The lowest rated song was "(keine) Angst" by the German band Trist. My lowest rated song, however, was the godawful Lil Ugly Mane's "Cup Fulla Beetlejuice". Spooky gangsta rap? I think not.

Anyway, the links are all up, so if you like, you can listen and judge for yourselves.

I have surrendered the hosting duties for November. The theme for the month is "Gifts from Other Users", wherein participants are asked to submit recs that they first discovered through some other Sputnikmusic member recommending either the track or the band to them.

Sunday, October 27, 2019

Broadway Fright Night

OK, let's try this again, albeit in a more abbreviated format.

The Date: October 26, 2019.

The Venue: The Patchogue Theatre.

The Concept: Take five musical actors with legitimate Broadway and National Touring credits, add one keyboardist, and let them perform a bunch of show tunes from horror and sci-fi based musicals a few days before Halloween. It sounded like a good idea for a show, and it was.

The Producer/Host: Steve DeAngelis.

The Musical Director/Keyboard Player: Eugene Gwozdz

The Players: Richard Todd Adams, Jackie Burns, Janine Maria Divita, Jenny Lee Stern, Joey Taranto

The Shows: The Phantom of the Opera; Wicked; The Rocky Horror Show; Young Frankenstein; Sweeney Todd; Jekyll & Hyde; Little Shop of Horrors; Spider-Man: Turn Off the Dark; Bat Boy: The Musical; Ghost; Dracula, The Musical; Wonderland; The Addams Family; Dance of the Vampires; Bat Out of Hell: The Musical; The Mystery of Edwin Drood

The Ones They Missed: Evil Dead: The Musical (this is the one I most regretted that they skipped); Carrie (yeah, the show was a disaster on Broadway, but some of the ones they included didn't do much better); Damned Yankees (too dated?); The Woman in White (too obscure?); Lestat (too Elton John never even released the cast album for this train wreck?); Eyeball Eaters From Outer Space (too damn, I forgot I haven't finished writing it yet?)

Some of the Highlights: Richard Todd Adams' rendition of "Music of the Night"; The full-cast rendition of "The Time Warp", which was done as an encore; Jackie Burns (who has performed the role of Elphaba on Broadway more than any other actress) singing "Defying Gravity"; Jenny Lee Sturns' hysterical take on Young Frankenstein's "He Vas My Boyfriend"; Adams and Sturns as Sweeney Todd and Mrs. Levitt performing "Epiphany". ("Try the priest!")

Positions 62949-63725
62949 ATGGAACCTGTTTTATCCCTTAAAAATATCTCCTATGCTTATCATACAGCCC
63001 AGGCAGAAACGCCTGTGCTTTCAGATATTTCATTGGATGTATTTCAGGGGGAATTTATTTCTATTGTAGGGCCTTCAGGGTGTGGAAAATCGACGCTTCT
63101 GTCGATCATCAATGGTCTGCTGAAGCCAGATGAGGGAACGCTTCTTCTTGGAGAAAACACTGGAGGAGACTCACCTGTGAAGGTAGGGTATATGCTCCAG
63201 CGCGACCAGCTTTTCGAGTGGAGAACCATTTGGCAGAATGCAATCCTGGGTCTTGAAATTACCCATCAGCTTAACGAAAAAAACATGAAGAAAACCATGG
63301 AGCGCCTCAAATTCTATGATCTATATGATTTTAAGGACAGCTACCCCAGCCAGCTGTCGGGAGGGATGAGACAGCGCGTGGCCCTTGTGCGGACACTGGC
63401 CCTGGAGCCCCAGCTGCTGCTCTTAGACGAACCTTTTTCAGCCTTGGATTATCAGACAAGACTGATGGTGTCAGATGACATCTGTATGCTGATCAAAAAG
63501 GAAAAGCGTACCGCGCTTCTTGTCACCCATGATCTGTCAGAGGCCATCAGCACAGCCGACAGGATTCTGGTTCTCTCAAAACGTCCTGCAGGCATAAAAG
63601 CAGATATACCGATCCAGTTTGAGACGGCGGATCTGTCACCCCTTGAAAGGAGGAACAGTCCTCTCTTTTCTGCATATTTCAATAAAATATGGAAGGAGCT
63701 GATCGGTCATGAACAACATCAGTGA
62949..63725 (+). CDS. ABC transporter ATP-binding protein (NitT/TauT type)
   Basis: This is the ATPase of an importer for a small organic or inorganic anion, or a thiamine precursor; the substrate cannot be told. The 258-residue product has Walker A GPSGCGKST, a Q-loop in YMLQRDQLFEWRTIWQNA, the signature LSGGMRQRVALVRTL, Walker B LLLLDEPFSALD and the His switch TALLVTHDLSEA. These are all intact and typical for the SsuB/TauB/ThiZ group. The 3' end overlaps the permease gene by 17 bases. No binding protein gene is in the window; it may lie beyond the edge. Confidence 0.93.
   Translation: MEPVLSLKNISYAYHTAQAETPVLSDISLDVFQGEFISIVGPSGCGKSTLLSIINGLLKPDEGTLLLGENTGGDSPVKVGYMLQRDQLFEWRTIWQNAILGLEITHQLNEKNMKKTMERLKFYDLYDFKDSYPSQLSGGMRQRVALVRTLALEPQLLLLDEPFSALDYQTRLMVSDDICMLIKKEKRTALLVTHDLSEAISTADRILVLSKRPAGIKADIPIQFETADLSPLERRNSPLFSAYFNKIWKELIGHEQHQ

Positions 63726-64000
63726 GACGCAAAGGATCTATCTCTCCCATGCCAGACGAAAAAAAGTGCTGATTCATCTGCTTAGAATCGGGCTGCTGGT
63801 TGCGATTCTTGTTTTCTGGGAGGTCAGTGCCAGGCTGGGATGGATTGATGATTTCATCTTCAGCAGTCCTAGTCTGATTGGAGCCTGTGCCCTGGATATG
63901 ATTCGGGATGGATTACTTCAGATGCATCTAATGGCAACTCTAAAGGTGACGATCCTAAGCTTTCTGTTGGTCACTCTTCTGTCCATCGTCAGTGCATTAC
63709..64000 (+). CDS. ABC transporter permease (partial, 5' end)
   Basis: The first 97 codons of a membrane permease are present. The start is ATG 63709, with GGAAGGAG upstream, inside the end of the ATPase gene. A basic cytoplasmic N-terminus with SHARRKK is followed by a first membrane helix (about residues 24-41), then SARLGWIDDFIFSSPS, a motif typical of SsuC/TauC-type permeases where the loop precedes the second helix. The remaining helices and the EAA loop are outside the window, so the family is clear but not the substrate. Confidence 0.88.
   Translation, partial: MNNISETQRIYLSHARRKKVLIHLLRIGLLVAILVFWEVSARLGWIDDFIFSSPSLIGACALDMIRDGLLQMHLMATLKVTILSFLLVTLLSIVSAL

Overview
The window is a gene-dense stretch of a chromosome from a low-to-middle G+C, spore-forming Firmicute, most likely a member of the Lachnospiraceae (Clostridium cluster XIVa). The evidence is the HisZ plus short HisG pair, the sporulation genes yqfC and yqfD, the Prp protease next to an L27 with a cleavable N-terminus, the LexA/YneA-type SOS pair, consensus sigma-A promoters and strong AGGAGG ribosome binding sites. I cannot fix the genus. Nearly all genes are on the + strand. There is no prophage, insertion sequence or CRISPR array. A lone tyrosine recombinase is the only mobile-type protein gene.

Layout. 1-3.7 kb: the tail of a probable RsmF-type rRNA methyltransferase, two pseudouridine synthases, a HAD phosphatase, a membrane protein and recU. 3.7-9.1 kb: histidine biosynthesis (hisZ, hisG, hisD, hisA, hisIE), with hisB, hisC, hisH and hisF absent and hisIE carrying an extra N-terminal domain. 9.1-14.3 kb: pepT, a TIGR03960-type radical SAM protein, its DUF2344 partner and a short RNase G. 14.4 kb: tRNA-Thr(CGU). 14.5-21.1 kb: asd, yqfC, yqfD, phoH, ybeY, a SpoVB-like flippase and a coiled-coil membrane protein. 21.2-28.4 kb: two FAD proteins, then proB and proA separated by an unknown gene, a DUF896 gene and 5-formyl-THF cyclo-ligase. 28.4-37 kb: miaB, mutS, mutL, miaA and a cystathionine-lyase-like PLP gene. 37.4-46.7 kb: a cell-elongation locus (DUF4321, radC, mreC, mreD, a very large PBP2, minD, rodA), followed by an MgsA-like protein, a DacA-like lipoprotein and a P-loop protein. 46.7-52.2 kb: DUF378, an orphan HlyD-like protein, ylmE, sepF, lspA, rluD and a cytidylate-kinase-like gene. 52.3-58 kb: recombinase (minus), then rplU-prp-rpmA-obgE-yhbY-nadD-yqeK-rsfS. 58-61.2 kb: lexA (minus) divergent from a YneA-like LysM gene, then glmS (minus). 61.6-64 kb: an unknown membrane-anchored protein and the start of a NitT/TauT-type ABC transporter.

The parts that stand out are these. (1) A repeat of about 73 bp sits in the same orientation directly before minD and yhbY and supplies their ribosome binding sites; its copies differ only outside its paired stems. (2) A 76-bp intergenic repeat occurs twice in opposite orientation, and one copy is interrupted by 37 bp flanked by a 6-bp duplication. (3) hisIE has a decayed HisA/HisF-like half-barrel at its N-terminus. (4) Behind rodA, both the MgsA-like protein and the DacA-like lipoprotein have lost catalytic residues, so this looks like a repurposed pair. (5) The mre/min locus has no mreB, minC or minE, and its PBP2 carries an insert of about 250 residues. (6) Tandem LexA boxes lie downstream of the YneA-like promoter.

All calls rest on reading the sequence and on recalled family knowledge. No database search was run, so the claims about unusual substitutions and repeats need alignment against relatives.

Pop Songs I Didn't Expect to Hear That Were Included in This Show: Joey Taranto and Ms. Burns singing "Total Eclipse" (the Bonnie Tyler song) from Jim Steinman's Dance of the Vampires; Taranto singing Meat Loaf's "Bat Out of Hell" from Steinman's Bat Out of Hell: The Musical. (Yeah, I didn't know there was such a thing either.)

A Quick Piece of Trivia: Dance of the Vampires was based on the Roman Polansky film The Fearless Vampire Hunters. Yes, Polansky is a creep, but I always thought that film was kind of funny.

The Consensus: Denise and I loved it. (We also had second row seats, which didn't suck.) And as we were walking out of the theater through the parking lot, I heard several people saying they thought this was the best of these Broadway-Revue type shows they'd ever seen at The Patchogue Theatre.

DeAngelis is bringing four other singers back to the Patchogue Theatre on November 16, who will be working with the excellent Long Island cover band Wondrous Stories for a full-length concert version of The Who's Tommy. Denise and I enjoyed Broadway Fright Night so much that today, I bought us tickets for that show as well. (And we've got the same seats for that show as we had tonight.)